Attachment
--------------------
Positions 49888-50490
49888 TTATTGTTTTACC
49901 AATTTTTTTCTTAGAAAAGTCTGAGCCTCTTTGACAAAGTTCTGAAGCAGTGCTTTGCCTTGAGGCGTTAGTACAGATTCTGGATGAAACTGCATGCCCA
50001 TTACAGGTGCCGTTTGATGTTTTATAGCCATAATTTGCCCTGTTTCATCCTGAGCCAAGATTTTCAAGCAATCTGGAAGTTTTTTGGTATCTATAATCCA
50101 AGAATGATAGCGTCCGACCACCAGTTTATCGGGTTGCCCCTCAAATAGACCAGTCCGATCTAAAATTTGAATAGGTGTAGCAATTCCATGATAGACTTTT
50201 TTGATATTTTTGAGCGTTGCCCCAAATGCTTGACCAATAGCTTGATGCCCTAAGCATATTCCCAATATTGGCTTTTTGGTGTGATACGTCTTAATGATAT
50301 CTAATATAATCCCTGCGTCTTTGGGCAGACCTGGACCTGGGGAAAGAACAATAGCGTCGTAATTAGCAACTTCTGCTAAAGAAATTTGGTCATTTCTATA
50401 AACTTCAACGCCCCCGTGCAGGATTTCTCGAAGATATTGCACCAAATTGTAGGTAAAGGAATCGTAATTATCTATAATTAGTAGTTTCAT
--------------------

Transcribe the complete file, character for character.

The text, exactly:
Positions 49888-50490
49888 TTATTGTTTTACC
49901 AATTTTTTTCTTAGAAAAGTCTGAGCCTCTTTGACAAAGTTCTGAAGCAGTGCTTTGCCTTGAGGCGTTAGTACAGATTCTGGATGAAACTGCATGCCCA
50001 TTACAGGTGCCGTTTGATGTTTTATAGCCATAATTTGCCCTGTTTCATCCTGAGCCAAGATTTTCAAGCAATCTGGAAGTTTTTTGGTATCTATAATCCA
50101 AGAATGATAGCGTCCGACCACCAGTTTATCGGGTTGCCCCTCAAATAGACCAGTCCGATCTAAAATTTGAATAGGTGTAGCAATTCCATGATAGACTTTT
50201 TTGATATTTTTGAGCGTTGCCCCAAATGCTTGACCAATAGCTTGATGCCCTAAGCATATTCCCAATATTGGCTTTTTGGTGTGATACGTCTTAATGATAT
50301 CTAATATAATCCCTGCGTCTTTGGGCAGACCTGGACCTGGGGAAAGAACAATAGCGTCGTAATTAGCAACTTCTGCTAAAGAAATTTGGTCATTTCTATA
50401 AACTTCAACGCCCCCGTGCAGGATTTCTCGAAGATATTGCACCAAATTGTAGGTAAAGGAATCGTAATTATCTATAATTAGTAGTTTCAT